[MSF] Ugandan authorities have declared the end of the Marburg fever outbreak that has affected the eastern part of the country since October. MSF provided support to local authorities, in particular in case management capacity and epidemic surveillance. MSF, the Ugandan Ministry of Health and their partners have also introduced new tools which will improve case management in future haemorrhagic fever outbreaks.
Source: AllAfrica News: Health and Medicine - Category: African Health Source Type: news
[African Union] The African Union and the Global Fund to Fight AIDS, TB and Malaria on Wednesday jointly organised a satellite symposium on domestic health financing. Despite significant progress in responding to the AIDS epidemic Africa confronts the world's most acute public health threats that remain largely underfunded. After decades of underinvestment the continent need sustained investments in health in a context where international support has levelled due to many competing global priorities.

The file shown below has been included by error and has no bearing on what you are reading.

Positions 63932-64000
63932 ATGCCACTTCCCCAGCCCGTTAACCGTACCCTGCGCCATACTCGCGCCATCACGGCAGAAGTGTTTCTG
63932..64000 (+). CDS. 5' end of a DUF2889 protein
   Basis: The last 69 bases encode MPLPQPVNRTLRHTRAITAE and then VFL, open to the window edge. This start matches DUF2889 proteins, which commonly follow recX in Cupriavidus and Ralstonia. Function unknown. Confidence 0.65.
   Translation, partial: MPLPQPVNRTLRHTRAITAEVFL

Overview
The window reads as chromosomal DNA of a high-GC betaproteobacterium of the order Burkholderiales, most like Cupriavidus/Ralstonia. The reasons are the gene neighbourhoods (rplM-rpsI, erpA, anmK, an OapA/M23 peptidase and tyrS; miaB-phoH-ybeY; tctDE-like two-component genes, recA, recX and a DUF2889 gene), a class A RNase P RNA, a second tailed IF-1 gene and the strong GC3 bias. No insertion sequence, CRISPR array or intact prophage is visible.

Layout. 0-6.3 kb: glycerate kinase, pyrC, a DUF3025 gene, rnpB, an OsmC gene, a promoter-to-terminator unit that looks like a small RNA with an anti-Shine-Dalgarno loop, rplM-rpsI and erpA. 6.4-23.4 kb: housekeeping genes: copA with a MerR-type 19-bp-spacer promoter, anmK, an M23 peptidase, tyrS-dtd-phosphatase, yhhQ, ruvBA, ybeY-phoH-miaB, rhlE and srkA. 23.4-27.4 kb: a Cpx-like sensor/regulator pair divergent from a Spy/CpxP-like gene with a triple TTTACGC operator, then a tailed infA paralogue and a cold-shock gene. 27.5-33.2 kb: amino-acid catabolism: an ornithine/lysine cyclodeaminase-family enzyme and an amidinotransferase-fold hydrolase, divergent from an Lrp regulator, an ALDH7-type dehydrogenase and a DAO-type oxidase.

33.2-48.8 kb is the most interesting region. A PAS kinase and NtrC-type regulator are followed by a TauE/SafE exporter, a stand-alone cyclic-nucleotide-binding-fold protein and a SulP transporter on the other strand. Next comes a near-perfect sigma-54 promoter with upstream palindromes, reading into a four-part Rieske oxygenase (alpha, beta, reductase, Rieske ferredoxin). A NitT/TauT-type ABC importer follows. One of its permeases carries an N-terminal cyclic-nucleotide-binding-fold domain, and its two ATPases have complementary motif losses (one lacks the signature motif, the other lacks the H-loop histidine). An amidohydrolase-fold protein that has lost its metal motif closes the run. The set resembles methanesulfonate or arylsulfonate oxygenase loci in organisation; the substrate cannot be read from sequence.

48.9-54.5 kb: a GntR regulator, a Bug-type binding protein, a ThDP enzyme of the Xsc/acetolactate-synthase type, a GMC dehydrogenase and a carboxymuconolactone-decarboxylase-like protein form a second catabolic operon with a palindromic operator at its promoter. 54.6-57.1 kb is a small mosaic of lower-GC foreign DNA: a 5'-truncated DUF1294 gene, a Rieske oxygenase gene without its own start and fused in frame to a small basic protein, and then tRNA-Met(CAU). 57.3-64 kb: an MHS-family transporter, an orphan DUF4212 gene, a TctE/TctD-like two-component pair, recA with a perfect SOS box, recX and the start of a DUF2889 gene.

Source: AllAfrica News: HIV-Aids and STDs - Category: Infectious Diseases Source Type: news
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Source: Journal of Cellular Physiology - Category: Cytology Authors: Tags: MINI ‐REVIEW Source Type: research
Urban landscape genomics identifies fine-scale gene flow patterns in an avian invasive, Published online: 11 December 2017; doi:10.1038/s41437-017-0026-1Urban landscape genomics identifies fine-scale gene flow patterns in an avian invasive